1 (a): a cause of astonishment or admiration: marvel; (b): miracle
2: the quality of exciting amazed admiration
3 (a): rapt attention or astonishment at something awesomely mysterious or new to one’s experience; (b): a feeling of doubt or uncertainty
Wonder (n.): Old English wundor “marveling thing, miracle, object of astonishment,” from Proto-Germanic wundran, of unknown origin. In Middle English it also came to mean the emotion associated with such a sight (late 13th century). To be no wonder was in Old English. The original wonder drug (1939) was Sulfanilamide.
“Youth is happy because it has the capacity to see beauty. Anyone who keeps the ability to see beauty never grows old.”
Franz Kafka (1883-1924, born to a prosperous middle-class Jewish family in Prague, Bohemia, Austria-Hungary, now the Czech Republic; German-language writer of visionary fiction whose novels expressed the anxieties and alienation of the 20th-century man; best known for “The Trail,” “The Castle,” and “Metamorphosis.”)
“The pursuit of truth and beauty is a sphere of activity in which we are permitted to remain children all our lives.”
Albert Einstein (1879-1955, German-born theoretical physicist, who developed the general theory of relativity, one of the two pillars of modern physics, and whose work influenced the philosophy of science)
“Kids think with their brains cracked wide open; becoming an adult, I've decided, is only a slow sewing shut.”
Jodi Picoult (b. 1966, award-wining American author of 23 novels, 8 of which debuted at #1 on the New York Times bestseller list)
“Look at everything always as though you were seeing it either for the first or last time: Thus is your time on earth filled with glory.”
Betty Smith (1896-1972, American author, best known for her first novel, “A Tree Grows in Brooklyn,” which was the bases for her growing up poor as a German immigrant in Williamsburg, Brooklyn)
“A man should hear a little music, read a little poetry, and see a fine picture every day of his life, in order that worldly cares may not obliterate the sense of the beautiful which God has implanted in the human soul.”
Johann Wolfgang von Goethe (1749-1832, German poet, playwright, novelist, scientist, statesman, theatre director, critic, and amateur artist, considered the greatest German literary figure of the modern era)
“To see a World in a Grain of Sand
And a Heaven in a Wild Flower,
Hold Infinity in the palm of your hand
And Eternity in an hour.”
William Blake (1757-1827, 19th century writer and artist who is regarded as a seminal figure of the Romantic Age and who has been deemed both a major poet and an original thinker)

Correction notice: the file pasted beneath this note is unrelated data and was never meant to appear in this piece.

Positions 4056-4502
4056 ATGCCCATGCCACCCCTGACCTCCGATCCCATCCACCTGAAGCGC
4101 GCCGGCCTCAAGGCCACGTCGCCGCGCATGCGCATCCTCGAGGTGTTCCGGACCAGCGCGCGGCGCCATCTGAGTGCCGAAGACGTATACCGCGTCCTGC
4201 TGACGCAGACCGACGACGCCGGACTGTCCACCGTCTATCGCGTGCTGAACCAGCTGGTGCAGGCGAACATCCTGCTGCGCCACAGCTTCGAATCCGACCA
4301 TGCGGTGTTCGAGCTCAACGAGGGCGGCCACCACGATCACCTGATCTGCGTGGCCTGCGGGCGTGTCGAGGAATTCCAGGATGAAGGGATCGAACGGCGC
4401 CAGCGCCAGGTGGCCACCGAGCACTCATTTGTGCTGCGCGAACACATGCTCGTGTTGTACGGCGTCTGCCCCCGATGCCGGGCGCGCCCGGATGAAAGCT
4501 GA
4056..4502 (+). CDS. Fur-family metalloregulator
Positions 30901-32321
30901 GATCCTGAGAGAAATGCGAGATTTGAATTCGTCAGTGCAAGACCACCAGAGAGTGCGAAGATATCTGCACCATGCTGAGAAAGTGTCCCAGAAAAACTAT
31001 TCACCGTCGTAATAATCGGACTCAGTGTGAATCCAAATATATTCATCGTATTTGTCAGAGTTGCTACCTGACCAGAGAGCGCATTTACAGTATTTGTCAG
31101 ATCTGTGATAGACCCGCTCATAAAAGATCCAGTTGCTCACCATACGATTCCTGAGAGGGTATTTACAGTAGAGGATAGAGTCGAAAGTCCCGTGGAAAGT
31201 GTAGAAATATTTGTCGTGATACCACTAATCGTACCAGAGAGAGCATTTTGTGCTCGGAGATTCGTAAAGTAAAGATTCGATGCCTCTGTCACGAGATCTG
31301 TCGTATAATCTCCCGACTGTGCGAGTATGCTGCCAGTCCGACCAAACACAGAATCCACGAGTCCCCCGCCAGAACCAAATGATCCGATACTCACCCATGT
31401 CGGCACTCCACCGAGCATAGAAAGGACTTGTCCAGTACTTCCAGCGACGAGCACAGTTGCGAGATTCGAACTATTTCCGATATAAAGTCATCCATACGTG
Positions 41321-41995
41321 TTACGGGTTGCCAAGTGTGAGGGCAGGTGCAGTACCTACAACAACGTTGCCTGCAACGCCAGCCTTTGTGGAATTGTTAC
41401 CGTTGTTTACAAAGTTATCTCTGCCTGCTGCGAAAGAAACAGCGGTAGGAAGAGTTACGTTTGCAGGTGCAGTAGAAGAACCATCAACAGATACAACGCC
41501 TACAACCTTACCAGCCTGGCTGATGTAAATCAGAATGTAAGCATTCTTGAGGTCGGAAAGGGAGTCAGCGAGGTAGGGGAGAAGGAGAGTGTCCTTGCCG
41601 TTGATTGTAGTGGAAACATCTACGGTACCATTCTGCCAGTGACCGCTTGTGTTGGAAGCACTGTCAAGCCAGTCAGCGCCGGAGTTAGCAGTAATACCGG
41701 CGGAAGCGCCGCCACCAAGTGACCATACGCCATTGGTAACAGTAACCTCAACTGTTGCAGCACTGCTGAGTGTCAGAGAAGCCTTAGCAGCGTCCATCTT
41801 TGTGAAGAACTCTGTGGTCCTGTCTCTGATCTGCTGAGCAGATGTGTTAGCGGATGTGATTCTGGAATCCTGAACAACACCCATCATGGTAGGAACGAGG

“I think us here to wonder, myself. To wonder. To ask. And that in wondering bout the big things and asking bout the big things, you learn about the little ones, almost by accident. But you never know nothing more about the big things than you start out with. The more I wonder, the more I love.”
Alice Walker (b. 1944, American novelist, short story writer, poet, and activist; wrote the critically acclaimed novel, “The Color Purple,” for which she won the National Book Award and the Pulitzer Prize for Fiction)
“A man should hear a little music, read a little poetry, and see a fine picture every day of his life, in order that worldly cares may not obliterate the sense of the beautiful which God has implanted in the human soul.” — Johann Wolfgang von Goethe
How do we retain our childlike innocence and wonder for the world, and at the same time build discernment? This is definitely one of life’s paradoxes, to see beauty through the eyes of a child and simultaneously act in wisdom.
One of my favorite bible verses helps in this regard when Jesus advises his disciples: “Behold, I send you forth as sheep in the midst of wolves: be ye therefore wise as serpents, and harmless as doves.” (Matthew 10:16)
A daily morning ritual of devotion can cultivate a vital relationship to our Inner Witness and Inner Being. Building a practice of some form of meditation, whether it is mindful meditation, contemplation, prayer, conscious breathing, walking, running, yoga, chi gong or tai chi, can place us in a sacred space of knowing and listening not only to our Divine Inner Voice, but to also those angelic voices that guard and protect us.
When we create devotional practice we are restructuring our minds, bodies, and spirits towards a deeper state of peace, where we can anticipate when there’s a dynamic shift of energy and of consequences, no matter how big or small. We also developing our abilities to think before we take action instead of reacting with charged and addictive emotions.
When I was a young woman in my late twenties/early thirties I often took the subway train home from work. One night, when the train was not crowded I was fortunate to get a seat where I could relax a bit. But, when the person sitting next to me got up for their stop, a very large disturbed man made a B-line for me and that unoccupied spot. Before he could sit down on top of me and thus harass me, I shot up and moved effortlessly around him, and stood at the exit doors until my stop.
The whole incident felt like it happened in a blink of an eye. I was so intentional and very calm. Looking back I could see that mentally-ill man scowling at me, upset that he completely missed his opportunity. As I stood waiting, a young man in his early 30s stood across from me, looked at the man, then back me, and smiled. I then knew that that young man was an undercover police officer.
How did I know what to do when I did it? Part of it was from my life experiences, but part of it was staying fully present, listening, and knowing that events were about change.
Sojourners, don’t get bogged down with the noise and busyness of our world. Work to focus on the wonder and beauty. Life will always take great care of you.
Written with Love, Tonya